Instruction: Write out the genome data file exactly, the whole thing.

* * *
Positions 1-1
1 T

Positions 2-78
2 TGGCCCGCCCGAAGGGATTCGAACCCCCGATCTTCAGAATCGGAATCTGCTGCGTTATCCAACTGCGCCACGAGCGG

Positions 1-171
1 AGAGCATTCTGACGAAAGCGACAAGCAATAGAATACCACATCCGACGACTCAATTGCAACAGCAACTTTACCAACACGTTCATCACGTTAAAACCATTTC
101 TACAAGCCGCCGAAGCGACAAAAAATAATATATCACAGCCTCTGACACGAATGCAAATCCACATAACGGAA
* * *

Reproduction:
Positions 1-1
1 T

Positions 2-78
2 TGGCCCGCCCGAAGGGATTCGAACCCCCGATCTTCAGAATCGGAATCTGCTGCGTTATCCAACTGCGCCACGAGCGG

Positions 1-171
1 AGAGCATTCTGACGAAAGCGACAAGCAATAGAATACCACATCCGACGACTCAATTGCAACAGCAACTTTACCAACACGTTCATCACGTTAAAACCATTTC
101 TACAAGCCGCCGAAGCGACAAAAAATAATATATCACAGCCTCTGACACGAATGCAAATCCACATAACGGAA